OnLive: A cloud gaming review

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I should point out that I’m in no way affiliated or involved with this Product/Service/Woman. I am not being paid to write this. Hang on, why aren’t I getting paid to write this? Godamnit.

Over the last few months I’ve been seeings ads on the U-Tubes for a service called ‘OnLive’, some sort of cloud gaming service, and it really grabbed my attention (mark of a good ad campaign, is that.) According to everyone who runs a two-bit tech or gadgetry blog, a group which is bizarrely greater in number than there are actual people on the planet, “Cloud + Niche” is a winning formula at the moment and seems likely to revolutionise the way we do stuff. I can’t see cloud gaming being an exception.

So my cloud + niche ideas may not be quite as viable as cloud gaming. What of it? Just throwing ideas around here, people. Just throwing ideas around.


The concept appealed to me for a few reasons. Firstly, I’m a leper Mac user and every developer in the industry, especially Bethesda, hates me for it. Even my own mother once called me some hurtful, unrepeatable names just for attempting to pursue a gaming hobby on a Mac. As I can’t imagine cross-platform functionality improving, or my mother cutting me some slack, being able to play titles I’d otherwise lose out on via an online app sounds ace to me (compared to being stuck playing Bejewelled: Mayan Mahem and crying a lot.)

Kid DJ

XXXTREME, DUDE!!!!! This kid is officially certified 'cool' enough to enjoy GAMING ON THE CLOUD!!!! Also get your filthy hand off that record.

The other reason I was keen to try out OnLive is for monetary reasons. Writing about video games has some obvious overheads, and while it’s not as pricey as maintaining a blog about, say, latest fashion trends or scuba diving or even the latest fashion in scuba diving, games still cost money. Doing the mathematicals, I generally spend three months on each game here at the site, so that averages out at something like an outrageous £5 per month. OnLive offer a plethora of games for £6.99 a month, so naturally I didn’t really hesitate to sign up.

False economy, smalsh smeconomy I always say (especially when making poor fiscal decisions.)

That brings us onto the first part of the review…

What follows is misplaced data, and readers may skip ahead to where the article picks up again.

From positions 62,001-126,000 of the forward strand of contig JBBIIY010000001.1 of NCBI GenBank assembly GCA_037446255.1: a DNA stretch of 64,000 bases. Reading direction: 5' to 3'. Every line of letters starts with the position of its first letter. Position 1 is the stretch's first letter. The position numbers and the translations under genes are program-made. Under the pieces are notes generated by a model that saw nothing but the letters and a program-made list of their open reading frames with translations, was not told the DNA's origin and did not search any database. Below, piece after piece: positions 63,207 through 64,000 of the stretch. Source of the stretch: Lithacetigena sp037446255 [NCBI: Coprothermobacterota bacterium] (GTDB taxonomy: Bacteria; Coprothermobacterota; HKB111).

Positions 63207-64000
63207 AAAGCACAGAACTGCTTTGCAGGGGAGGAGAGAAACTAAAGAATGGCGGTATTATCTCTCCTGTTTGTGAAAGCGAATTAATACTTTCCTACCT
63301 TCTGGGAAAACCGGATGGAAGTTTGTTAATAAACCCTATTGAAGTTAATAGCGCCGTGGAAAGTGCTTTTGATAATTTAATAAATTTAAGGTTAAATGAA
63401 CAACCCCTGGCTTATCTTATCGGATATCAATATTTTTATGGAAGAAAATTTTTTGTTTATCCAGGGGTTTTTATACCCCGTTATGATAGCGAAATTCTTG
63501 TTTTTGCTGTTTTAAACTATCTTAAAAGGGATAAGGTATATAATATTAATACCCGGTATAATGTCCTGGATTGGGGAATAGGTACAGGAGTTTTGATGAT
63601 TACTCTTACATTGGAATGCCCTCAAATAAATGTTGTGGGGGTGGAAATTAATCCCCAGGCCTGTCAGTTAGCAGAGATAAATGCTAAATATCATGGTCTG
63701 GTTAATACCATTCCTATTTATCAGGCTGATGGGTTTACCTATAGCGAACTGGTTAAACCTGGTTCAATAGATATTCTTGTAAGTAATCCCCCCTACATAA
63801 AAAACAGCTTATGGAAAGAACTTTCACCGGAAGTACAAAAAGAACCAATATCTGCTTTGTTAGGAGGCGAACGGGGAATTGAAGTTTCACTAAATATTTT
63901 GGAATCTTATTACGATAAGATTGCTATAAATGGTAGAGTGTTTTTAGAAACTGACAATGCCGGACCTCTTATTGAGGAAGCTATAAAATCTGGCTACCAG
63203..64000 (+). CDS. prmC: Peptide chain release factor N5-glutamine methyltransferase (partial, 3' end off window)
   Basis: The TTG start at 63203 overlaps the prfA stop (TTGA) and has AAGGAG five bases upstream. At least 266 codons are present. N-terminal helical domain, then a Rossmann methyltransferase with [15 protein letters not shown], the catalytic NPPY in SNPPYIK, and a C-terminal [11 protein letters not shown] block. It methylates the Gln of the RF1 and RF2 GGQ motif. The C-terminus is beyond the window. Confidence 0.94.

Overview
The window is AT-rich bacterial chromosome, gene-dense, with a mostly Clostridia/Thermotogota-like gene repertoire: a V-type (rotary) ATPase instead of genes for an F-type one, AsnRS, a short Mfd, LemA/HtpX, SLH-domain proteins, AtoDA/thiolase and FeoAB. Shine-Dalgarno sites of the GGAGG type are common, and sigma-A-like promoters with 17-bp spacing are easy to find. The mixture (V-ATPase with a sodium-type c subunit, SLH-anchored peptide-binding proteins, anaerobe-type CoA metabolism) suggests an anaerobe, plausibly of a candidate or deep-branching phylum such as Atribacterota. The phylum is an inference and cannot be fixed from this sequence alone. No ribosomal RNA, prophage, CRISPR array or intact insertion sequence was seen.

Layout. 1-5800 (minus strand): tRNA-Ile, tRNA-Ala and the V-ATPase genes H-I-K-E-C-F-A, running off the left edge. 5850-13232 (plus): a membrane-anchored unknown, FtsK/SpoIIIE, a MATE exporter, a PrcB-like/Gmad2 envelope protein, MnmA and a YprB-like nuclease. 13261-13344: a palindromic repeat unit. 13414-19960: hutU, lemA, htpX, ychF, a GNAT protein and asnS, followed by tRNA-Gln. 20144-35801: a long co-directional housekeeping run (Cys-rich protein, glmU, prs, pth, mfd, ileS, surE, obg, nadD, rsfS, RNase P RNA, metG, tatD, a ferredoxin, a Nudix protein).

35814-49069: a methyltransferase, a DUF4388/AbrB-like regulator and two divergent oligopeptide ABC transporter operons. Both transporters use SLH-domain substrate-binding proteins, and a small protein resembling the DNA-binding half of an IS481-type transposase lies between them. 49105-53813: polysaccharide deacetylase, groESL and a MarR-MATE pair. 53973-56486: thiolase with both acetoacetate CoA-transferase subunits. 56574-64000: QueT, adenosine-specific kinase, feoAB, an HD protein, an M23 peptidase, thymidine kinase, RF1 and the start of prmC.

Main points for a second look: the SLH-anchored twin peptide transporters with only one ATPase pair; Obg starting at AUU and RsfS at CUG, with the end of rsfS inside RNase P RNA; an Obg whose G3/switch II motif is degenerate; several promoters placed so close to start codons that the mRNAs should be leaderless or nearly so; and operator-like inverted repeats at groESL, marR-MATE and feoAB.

The Price

The Price is Right! Or is it?

Although I agreed to pay £6.99 a month (no contract) for access to their ‘play pass’ or whatever they call it, the service itself is actually free if you want to just buy games on the go. You don’t even need an account to play their demos which are generally available for every game on the site. So the price is certainly right.

The games themselves are priced okay, too – pretty much RRP for most stuff. I don’t think they’ve yet got the purchasing power of Steam in order to offer some of the great deals Valve do on a regular basis, but OnLive certainly seem to be striving to offer as much value for money as possible. For instance, next week they’ve got a bunch of titles on half-price (things like Arkham Asylum for a tenner) so I’m pretty satisfied that they’re genuinely trying to offer value rather than recoup the suspiciously absent subscription fee through inflated prices.

If you do opt for the play pass which gives you access to around 200 titles in the library (generally older / less mainstream titles), the benefit is that you get 30% off any purchases from elsewhere in the library. If that isn’t a damned good incentive, I dunno what is.

Downside? The rental prices. You can buy day passes for games at just over one pound a day, which seems a bit steep to me. If a game is £15 for the full version and the 5-day pass is £5.99, just buy the full version? I’m guessing that’s EXACTLY WHAT THEY WANT YOU TO DO though and is probably all part of the New World Order and why they put chem trails in the sky. Make of it what you will.

But a slightly more substantial niggle is how a some of the titles on site have the rental prices displayed, and some have the full price displayed. You can hover over and get the full details, but it’s a bit of a slowdown when you want to quickly browse through the library on site.

Title Library

Reading? Screw that, they've got San Andreas installed on this thing.

A solid selection. Nothing much which has just been released, and there are a few notable omissions (no Valve or Bethesda titles although I’m not really surprised), but we’re talking things as recent as Dead Island, LA Noire and Driver: San Francisco. The latter two get two big nicotine-stained thumbs up from me, as an aside. Highly recommended even if you don’t think you’re a fan of either genre.

So plenty of good titles to choose from in the store. But what of the games included in the Party Pass bundle? There’s around 200 here so far, and I thought it was going to end up as a NetFlix kinda affair – you pay your subscription to get exciting access to ten thousand obscure Swedish dubbed films, Jennifer Aniston’s back catalogue and the original Tron movie.

My suspicions were almost confirmed – I didn’t even know Ecco the Dolphin had a son, and I’m not sure which publisher thought it’d be a good idea to name their game ‘AaaaAAAAaaaAAaaAAA!!!!’ (I’m not kidding). It seems that the bulk of titles in the bundle are random Genesis games or Tetris clones, which I guess would be off-putting to a lot of people. On the other hand, I’m overjoyed at having access to some of the better retro games. ESWAT? Forget about it! I loved that game. Abe’s Oddyssey? Oh, that brings back memories!